It is possible to obtain probate of a Will even if the attesting witnesses are dead
While it is possible to obtain probate of a Will even if the attesting witnesses are dead, it may be a slightly more cumbersome procedure and a longer process
Can we change the witnesses in the Will after the registration process is complete? Is it needed that the witnesses should be alive during the probate process?
It is possible to change a Will at any time during the lifetime of the testator (the person making a Will), provided that the testator is of sound mind. However, it is not possible to change the witnesses of a Will after the registration process, since the witness is one who has witnessed the signature of the testator on the Will and has affixed his/her signature as a witness to the Will (as a witness to the signature of the testator).
Under section 63 of the Indian Succession Act, 1925, a Will is required to be attested by two or more witnesses in the presence of the testator, each of whom have seen the testator sign or affix his mark to the Will or have received personal acknowledgement from the testator that he himself has signed the Will. Subsequently, at the time of obtaining probate, the attesting witnesses, or one of them is required to depose to this fact. This is because as per section 68 of the Indian Evidence Act, 1872, if a document is required by law to be attested, it shall not be used as evidence until one attesting witness at least has been called for the purpose of proving its execution, if there be an attesting witness alive, and subject to the process of the court and capable of giving evidence.
Therefore, on a conjoint reading of section 63 of the Indian Succession Act, 1925, and section 68 of the Indian Evidence Act, 1872, at least one of the attesting witnesses will need to depose for the purpose of proving due execution of a Will.
In the event that no such attesting witness is alive or can be found, then as per section 69 of the Indian Evidence Act, 1872, the Will has to be proved by proving the signature of the testator as well as that of at least one attesting witnesses.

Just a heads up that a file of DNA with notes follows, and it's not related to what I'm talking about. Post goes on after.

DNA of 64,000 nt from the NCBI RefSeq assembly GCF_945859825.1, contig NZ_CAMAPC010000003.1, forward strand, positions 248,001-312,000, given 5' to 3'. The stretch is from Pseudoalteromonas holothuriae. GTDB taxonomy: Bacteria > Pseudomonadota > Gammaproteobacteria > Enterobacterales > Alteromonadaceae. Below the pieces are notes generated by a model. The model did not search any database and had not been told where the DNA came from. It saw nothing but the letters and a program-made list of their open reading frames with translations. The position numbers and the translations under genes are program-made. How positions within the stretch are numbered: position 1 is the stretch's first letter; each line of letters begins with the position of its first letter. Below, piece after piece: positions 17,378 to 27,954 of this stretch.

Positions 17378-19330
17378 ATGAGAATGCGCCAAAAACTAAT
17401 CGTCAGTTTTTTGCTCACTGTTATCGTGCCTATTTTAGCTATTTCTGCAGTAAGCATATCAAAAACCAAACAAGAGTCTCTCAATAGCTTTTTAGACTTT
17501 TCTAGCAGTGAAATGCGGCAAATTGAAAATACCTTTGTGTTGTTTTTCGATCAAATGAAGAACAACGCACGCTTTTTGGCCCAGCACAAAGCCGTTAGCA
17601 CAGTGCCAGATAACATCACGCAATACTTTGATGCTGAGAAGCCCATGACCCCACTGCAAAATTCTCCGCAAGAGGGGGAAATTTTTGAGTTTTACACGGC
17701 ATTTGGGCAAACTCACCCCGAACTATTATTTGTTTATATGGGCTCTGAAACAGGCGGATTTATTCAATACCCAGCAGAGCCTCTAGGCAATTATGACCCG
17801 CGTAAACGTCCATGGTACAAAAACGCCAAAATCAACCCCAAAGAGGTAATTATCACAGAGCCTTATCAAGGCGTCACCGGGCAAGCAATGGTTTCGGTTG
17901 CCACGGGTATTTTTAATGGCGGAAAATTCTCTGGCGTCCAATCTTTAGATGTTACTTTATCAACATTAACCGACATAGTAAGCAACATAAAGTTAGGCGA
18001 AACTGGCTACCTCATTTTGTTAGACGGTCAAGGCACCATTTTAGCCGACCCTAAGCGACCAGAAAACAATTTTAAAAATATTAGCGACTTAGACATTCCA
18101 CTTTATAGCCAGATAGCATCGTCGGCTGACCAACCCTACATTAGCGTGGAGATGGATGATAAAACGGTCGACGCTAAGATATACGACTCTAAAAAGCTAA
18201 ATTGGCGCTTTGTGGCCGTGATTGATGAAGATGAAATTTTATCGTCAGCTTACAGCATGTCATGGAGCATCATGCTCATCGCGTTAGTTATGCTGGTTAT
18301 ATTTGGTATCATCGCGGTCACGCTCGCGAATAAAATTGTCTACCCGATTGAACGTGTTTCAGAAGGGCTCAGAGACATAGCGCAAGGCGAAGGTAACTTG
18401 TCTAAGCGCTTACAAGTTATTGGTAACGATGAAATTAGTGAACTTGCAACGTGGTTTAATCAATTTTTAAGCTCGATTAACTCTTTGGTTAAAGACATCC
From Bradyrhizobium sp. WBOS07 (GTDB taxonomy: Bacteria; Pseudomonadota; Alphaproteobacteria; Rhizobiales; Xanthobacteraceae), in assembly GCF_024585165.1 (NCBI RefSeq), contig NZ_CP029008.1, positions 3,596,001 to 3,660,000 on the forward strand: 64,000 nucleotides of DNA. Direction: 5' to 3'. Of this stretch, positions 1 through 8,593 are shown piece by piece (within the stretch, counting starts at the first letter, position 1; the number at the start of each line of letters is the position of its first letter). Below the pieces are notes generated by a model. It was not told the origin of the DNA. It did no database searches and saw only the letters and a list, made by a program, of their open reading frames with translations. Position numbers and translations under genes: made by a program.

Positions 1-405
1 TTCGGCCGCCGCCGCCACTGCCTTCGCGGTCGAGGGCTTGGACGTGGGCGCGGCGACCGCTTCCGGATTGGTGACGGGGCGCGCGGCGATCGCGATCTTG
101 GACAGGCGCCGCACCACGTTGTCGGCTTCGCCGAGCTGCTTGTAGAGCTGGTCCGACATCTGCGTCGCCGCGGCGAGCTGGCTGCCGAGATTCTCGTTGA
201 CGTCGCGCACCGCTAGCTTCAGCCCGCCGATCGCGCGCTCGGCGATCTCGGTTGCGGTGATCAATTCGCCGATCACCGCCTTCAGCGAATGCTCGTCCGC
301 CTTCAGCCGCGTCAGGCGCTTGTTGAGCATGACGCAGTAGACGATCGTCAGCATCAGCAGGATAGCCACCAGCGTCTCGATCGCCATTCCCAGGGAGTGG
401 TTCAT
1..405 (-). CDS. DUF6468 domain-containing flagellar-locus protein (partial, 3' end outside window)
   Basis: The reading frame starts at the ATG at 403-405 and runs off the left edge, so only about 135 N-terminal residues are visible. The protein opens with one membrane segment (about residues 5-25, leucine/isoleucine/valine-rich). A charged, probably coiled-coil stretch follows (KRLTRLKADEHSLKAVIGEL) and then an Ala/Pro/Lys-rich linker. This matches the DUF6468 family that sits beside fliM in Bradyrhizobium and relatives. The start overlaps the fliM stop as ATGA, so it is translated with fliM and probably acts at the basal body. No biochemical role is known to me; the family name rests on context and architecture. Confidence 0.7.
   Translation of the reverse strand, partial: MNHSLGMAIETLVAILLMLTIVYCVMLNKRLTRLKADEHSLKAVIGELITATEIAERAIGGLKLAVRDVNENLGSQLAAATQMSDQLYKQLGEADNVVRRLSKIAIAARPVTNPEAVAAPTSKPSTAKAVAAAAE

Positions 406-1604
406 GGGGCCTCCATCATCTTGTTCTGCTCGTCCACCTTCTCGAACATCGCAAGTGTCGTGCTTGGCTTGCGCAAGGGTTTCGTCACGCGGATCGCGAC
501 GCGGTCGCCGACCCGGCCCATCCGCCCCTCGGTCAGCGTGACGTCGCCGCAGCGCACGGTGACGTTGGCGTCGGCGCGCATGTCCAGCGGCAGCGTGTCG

Thus, while it is possible to obtain probate of a Will even if the attesting witnesses are dead, it may be a slightly more cumbersome procedure and a longer process.
My sister wants to claim her property share. Currently all properties are in my grandmother’s name and have not been divided between my father and my uncle. We are two brothers and one sister, and my uncle has only two sons. So, can my grandmother’s property be divided equally between all five of us, or will it get divided between my father and uncle first and then between me, my brothers and my sister and the two cousins?
I have assumed that your grandmother is Hindu and accordingly Hindu Law would apply.
I have assumed that the property is not a Hindu Undivided Family ( HUF) property, since you have mentioned that the property stands in the name of your grandmother. If the property in question is owned exclusively by your grandmother (either being her self-acquired property or inherited absolutely by her with rights to the disposition thereof), then your grandmother has the right to decide upon whom her property will devolve on her death. Your sister would be entitled to a share in the property on the demise of your grandmother, if your grandmother has named her as a legatee or beneficiary under the Will executed by your grandmother in respect of this property; or in the case of intestate succession (where your grandmother dies without executing a Will) she will inherit a share in the property only if your father has predeceased your grandmother. In that case, the share of your father will devolve upon his legal heirs (which would include you and your sister).
Marylou Bilawala is partner, Wadia Ghandy & Co. Advocates, Solicitors and Notaries.
Queries and views at firstname.lastname@example.org
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